Back to Navigation page
The Ambache is different.
It can be a full classical chamber orchestra, a piano trio, a wind ensemble and everything in between.
The players work directly to the music, performing without a conductor.
The Ambache is as at home with Mozart, Beethoven and Brahms as it is with Poulenc, Amy Beach and Shostakovitch, "...the playing full of life and a rare exuberant spirit." Daily Telegraph
Founded in 1984 by the pianist Diana Ambache, its purpose is to be among the foremost Mozart performers in the UK, to put music by women back into the repertoire, and to create an understanding of unconducted performance.
"Diana Ambache is a pianist of infectious enthusiasm and vitality." BM, Daily Telegraph
"The piano concertos were played by Diana Ambache in her customarily fresh, neat, instantly engaging style." Robert Henderson, Daily Telegraph
"The concerto provided warmly coloured and engaging communication, dazzling but clear-etched cadenzas capping united displays of virtuosity and joy." Phillip Sommerich, Ham and High
"The Ensemble consists of well-established professional musicians and is presided over by Diana Ambache, an artist of admirable creative drive and stylistic perception." GC, Musical Opinion
"In general style, the group's Mozart comes across with an exceptional classical purity of expression." JOC, Gramophone
"These players work together, surely, and with a good deal of corporate spirit." Max Loppert, Financial Times
"The clear texture of the performance and its symphonic thrust were a delight." Anthony Payne, Independent
"The concert marked the last in the series Women of Note devised by Diana Ambache. Over the last three years she and her ensemble have performed no fewer than 11 premieres by women composers covering a period of 250 years, rewriting musical history in the process." Helen Wallace, The Times
"Mozart's Symphony No 40 opened in a blaze of C major that felt gloriously right. The sections of this orchestra have a personality that has been diluted out of so many other ensembles: pungent oboes, crisp trumpets, artistocratic horns. Sound that has not been forced out at a point of a stick has a wonderful freedom. Ambache joined the orchestra in a riveting performance of the Mozart D minor Piano Concerto. The grave beauty of her tone and intellectual clarity of her music-making were set against an orchestral backdrop as dramatic as a night sky torn by lightening" Brian Hunt, Evening Standard
"Over the years the Ambache have been crucial in shifting perceptions and assumptions with their readings of fine works by the likes of Fanny Mendelssohn and Clara Schumann." Stephen Pettitt, Evening Standard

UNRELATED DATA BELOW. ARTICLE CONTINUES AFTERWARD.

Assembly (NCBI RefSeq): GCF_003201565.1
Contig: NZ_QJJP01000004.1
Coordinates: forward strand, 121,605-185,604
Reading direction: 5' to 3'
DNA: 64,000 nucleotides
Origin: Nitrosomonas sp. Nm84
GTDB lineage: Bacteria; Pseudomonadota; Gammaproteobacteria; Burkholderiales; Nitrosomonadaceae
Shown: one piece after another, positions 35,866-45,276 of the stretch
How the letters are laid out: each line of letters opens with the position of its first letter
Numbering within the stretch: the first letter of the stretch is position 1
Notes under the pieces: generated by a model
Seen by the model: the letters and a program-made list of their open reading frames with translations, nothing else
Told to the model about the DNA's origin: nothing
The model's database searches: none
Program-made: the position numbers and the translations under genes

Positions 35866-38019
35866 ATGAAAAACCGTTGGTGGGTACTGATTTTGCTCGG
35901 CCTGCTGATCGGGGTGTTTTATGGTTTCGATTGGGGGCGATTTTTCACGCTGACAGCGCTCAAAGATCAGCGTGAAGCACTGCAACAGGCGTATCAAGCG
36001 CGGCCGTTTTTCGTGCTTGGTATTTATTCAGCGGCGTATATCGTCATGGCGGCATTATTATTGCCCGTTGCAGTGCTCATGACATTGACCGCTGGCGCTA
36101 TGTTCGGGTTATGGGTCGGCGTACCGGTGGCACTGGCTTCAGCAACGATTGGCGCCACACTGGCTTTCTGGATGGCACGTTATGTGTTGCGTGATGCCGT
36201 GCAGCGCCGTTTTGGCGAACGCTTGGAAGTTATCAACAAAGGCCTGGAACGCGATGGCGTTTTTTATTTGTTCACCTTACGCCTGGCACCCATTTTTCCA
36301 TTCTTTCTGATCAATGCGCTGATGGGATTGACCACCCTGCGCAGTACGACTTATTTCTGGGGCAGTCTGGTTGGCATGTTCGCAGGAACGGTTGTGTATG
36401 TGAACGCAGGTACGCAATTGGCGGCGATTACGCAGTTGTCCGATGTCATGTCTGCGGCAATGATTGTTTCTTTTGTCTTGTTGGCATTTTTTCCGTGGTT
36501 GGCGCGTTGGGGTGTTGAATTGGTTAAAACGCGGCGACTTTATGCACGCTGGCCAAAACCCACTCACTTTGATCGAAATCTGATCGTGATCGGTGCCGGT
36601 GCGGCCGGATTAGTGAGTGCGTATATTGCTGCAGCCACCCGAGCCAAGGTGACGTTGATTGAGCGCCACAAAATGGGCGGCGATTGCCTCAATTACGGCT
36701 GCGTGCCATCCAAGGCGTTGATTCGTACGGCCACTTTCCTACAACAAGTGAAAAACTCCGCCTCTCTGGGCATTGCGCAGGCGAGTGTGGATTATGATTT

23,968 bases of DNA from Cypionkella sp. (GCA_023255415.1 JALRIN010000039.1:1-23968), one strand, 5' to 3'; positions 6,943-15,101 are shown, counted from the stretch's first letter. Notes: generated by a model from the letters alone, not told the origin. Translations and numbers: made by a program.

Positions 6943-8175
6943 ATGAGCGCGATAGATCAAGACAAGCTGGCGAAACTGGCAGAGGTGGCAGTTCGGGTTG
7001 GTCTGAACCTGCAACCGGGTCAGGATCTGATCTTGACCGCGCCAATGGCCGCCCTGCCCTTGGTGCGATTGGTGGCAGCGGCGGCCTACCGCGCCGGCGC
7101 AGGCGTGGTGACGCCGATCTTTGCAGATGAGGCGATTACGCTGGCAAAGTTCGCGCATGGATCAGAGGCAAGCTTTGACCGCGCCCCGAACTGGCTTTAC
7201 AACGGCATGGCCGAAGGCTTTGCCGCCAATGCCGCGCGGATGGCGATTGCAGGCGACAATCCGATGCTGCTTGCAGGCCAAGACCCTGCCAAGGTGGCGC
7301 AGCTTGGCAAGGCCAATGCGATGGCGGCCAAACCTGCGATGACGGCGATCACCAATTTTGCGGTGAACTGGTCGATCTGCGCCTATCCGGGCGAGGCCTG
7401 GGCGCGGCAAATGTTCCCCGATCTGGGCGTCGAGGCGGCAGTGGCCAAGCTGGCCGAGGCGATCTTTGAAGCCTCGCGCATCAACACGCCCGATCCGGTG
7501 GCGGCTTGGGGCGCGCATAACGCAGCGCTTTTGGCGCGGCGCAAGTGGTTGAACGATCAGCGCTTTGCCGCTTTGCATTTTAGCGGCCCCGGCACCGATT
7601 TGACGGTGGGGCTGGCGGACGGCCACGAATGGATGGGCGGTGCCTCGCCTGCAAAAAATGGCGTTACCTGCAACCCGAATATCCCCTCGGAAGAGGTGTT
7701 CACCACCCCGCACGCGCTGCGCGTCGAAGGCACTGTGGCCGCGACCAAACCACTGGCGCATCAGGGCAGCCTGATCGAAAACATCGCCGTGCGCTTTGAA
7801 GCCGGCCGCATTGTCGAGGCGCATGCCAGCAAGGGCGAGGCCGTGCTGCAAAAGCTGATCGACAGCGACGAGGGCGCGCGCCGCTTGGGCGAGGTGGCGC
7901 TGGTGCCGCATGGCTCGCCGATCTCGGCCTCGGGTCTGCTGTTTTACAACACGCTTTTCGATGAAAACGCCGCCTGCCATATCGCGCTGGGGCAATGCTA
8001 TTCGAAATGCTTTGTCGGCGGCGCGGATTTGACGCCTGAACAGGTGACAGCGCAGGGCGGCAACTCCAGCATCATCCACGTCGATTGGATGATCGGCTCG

"This is human scale music making. It gave to the Haydn and Mozart not the sometimes chilly wit of the drawing room, but a more rough-hewn delight in the humour of those works, and the interplay between the different sections - a backdrop against which the individual players could shine." Cara Chanteau, Independent
"Jeremy Polmear's beguiling performance of the Sonata with Diana Ambache was entirely persuasive. Plus there's the ebullient Oboe Quartet and sparkling Quintet for Piano & Winds. A must for oboe-philes; a rare treat for Mozartians" Anthony Holden, Observer
"Interesting works, good performances. The string players tucked in with glee." Geoff Brown, The Times
"The Beach disc is thoroughly recommended for the group's perceptive and idiomatic approach to this delicate and enchanting music. Gabrielle Lester and Diana Ambache give a sparkling reading of the Violin Sonata, its lyrical lines beautifully measured. The dancing Scherzo is lithe and lovely, the Largo crafted with much sensitivity, and the bravura finale is rich with intent." Catherine Nelson, The Strad
"Virtuosic playing, dispatched with panache. Each of the five experienced musicians gave entertaining spoken introductions." Keith Potter, The Independent
"Diana Ambache's excellent band celebrates its 21st anniversary." Stephen Pettitt, Evening Standard
"The UK musical establishment's neglect of the work of women composers is nothing short of scandalous. We only know of the work of Fanny Mendelssohn and others thanks to the efforts of musicians such as pianist Diana Ambache. Fanny Mendelssohn's dramatic and beguiling Concert Overture poured out its radiant C major sunshine into St John's." Stephen Pritchard, Observer
"A performance of artistry and obvious delight in the music-making..... and ended with a musical and satisfying account of Mozart's B flat major Piano Concerto K456 in which Diana Ambache proved how stylish a Mozartian she is."Robert Matthew-Walker, Musical opinion
"a peach of a performance"Robert Maycock, The Independent
Back to top or Back to Navigation page